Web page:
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Tools for Improved Exposure Assessment


Fundamental to the NIEHS mission is the ability to quantify an individual’s exposure, as well as the unique characteristics that account for individualized responses to the exposures. The goal for improved exposure assessment is to develop new technology and assays to generate precise measurements of human exposure to chemical and biological agents that may lead to disease or dysfunction. The desired application of these technologies and assays is in population-based (epidemiological) or clinical research and practice. An emphasis is placed on tools that provide individual exposure metrics either at the point of contact or through measuring internal dose of environmental agents.

It is anticipated that the new technologies and assays, such as those based on micro- and nanotechnology and molecular imaging, may provide sensitive, high-throughput, and potentially portable systems capable of measuring exposure to environmental agents and the impact of the exposures on human biology.

1. Wearable Technologies for Personal Exposure Assessment at the Point of Contact

The NIEHS is interested in developing and validating new products/devices, tools, assays to improve our ability to precisely measure an individual’s exposure to environmental agents, with high temporal and spatial resolution. Ideally, the technologies, tools and assays will be of appropriate scale to be field deployable and/or wearable. These point-of-contact devices should be capable of measuring simultaneously and in near real time, multiple agents within a single exposure class (e.g., multiple types of metals, multiple size fractions of particulate matter, multiple components of diesel exhaust) and/or multiple agents across more than one exposure class. Exposures of interest include ozone, particulate matter, diesel exhaust, metals (e.g., arsenic, cadmium, or mercury), volatile organic compounds, polybrominated diphenyls (PBDEs), polycyclic aromatic hydrocarbons (PAHs), mold/microbial toxins, allergens and pesticides/herbicides. Examples include but are not limited to:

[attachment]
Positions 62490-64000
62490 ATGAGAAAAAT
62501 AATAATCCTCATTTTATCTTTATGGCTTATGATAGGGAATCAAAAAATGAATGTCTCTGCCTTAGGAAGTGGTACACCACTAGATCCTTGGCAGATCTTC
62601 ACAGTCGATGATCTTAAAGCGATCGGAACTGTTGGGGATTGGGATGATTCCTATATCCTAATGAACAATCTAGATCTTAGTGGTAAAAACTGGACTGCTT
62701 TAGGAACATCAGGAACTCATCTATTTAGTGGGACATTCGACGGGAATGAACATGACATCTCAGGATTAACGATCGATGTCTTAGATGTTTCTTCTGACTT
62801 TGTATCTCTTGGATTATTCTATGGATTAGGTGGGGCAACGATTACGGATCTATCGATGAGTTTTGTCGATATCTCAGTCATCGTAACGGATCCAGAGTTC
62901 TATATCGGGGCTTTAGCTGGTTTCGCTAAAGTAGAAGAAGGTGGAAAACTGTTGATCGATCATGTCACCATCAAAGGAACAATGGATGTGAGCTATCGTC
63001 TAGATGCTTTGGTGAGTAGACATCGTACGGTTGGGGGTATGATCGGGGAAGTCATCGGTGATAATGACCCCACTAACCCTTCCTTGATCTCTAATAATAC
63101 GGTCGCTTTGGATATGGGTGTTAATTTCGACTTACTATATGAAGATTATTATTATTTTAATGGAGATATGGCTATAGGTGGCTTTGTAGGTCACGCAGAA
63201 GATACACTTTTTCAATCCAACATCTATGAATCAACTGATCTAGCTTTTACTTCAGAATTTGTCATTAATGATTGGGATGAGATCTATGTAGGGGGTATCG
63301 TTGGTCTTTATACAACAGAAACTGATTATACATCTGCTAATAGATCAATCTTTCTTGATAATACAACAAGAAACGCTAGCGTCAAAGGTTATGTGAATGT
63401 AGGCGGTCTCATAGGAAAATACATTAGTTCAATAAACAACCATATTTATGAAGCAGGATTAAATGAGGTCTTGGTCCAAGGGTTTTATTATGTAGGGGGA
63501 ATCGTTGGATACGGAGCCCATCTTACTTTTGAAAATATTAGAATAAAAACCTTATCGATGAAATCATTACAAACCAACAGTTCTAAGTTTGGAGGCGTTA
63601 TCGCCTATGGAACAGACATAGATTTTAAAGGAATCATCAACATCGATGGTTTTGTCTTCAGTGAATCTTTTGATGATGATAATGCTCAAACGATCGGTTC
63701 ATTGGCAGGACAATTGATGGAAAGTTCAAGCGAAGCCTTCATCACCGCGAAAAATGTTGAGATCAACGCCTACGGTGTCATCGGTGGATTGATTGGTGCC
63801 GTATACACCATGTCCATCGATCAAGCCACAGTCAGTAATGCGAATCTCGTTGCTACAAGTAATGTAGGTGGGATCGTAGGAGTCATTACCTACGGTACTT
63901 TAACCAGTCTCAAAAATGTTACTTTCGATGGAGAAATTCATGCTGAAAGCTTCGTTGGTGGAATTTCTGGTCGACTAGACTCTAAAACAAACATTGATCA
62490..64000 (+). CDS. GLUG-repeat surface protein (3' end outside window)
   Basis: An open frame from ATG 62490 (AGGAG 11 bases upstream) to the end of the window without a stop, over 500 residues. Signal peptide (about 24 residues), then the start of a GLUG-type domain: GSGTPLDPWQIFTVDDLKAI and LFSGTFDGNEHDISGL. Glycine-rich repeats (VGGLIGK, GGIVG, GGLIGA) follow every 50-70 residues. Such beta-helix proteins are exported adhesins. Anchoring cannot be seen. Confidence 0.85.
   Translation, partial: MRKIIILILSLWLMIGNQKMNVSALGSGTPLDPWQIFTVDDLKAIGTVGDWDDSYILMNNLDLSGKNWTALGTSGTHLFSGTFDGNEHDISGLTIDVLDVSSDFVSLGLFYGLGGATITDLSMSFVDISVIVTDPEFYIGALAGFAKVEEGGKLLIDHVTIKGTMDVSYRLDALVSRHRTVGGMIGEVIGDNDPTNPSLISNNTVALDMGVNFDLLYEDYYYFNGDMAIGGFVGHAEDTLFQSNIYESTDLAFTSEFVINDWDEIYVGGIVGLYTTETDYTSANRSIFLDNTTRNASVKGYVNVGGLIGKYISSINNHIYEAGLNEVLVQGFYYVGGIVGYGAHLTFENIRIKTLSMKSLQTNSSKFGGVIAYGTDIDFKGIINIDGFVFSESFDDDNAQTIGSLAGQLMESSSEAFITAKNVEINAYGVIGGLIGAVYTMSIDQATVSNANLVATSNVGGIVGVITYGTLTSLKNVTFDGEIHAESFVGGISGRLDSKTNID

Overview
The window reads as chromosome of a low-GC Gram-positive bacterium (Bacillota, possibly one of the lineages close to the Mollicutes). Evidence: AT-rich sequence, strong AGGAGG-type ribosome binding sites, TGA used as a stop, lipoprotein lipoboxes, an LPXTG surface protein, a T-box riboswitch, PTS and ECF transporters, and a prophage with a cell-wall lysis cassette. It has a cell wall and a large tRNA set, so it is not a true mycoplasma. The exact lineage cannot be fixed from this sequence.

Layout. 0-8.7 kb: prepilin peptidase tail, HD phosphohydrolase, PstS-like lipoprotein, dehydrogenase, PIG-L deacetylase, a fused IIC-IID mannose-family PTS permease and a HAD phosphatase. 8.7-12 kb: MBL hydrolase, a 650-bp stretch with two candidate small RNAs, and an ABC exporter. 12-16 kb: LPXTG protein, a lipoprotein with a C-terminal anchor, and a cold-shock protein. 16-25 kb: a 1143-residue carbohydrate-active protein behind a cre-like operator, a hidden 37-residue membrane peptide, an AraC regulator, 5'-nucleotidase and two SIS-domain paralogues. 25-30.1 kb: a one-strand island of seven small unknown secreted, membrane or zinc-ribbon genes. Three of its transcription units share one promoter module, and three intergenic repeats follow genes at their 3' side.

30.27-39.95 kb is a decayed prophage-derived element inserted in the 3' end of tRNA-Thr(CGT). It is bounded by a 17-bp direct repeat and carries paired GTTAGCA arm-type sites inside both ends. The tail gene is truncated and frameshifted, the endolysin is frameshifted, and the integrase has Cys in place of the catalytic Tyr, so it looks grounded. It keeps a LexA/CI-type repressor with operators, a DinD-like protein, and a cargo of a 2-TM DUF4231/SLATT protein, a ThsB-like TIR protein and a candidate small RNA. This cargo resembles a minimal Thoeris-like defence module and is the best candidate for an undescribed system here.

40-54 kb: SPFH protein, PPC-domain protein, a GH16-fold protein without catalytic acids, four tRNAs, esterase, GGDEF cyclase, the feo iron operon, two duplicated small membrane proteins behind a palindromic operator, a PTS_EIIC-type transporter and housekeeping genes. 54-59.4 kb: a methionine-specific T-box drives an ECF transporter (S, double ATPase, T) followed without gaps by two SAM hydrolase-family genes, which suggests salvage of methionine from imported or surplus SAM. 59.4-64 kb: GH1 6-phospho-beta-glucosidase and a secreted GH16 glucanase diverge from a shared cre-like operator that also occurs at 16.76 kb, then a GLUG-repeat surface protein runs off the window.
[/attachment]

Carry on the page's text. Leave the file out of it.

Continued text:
A. Novel technologies and assays to generate precise, quantitative measures of human exposure to environmental compounds at the point of contact or in easily obtained biological samples (e.g., skin, breath, saliva, or nasal mucosa). An emphasis is placed on the ability to measure multiple analytes simultaneously.

B. Remote sensing technologies for detecting, quantifying, and monitoring household exposures to toxicants and/or bioaerosols.

2. Technologies for Generating Precise Measurements of Internal Dose of Environmental Agents

The NIEHS is interested in developing technologies and devices to generate precise measurements of internal dose of individual environmental agents and or their metabolites in real time and over time. It would be especially valuable to analyze internal dose over time of multiple agents within a single class or multiple agents across more than one class. The development of a modular design allowing measurement of specific classes of chemical exposures for application in epidemiological studies (e.g., pesticides, endocrine-active chemicals, or components of indoor air pollution) is preferred. Likewise, an emphasis is placed on measuring environmental factors with mixed routes of exposure (i.e., inhalation, ingestion, and dermal exposure) for which biomonitoring is the only comprehensive exposure metric.

Examples include but are not limited to:

A. Development of sensors for measuring the levels of toxicants in biospecimens easily attained for an individual such as finger prick, buccal cells, exhaled breath or urine.

B. The development of integrated devices linking exposure at the point of contact, internal dose, and biological response.

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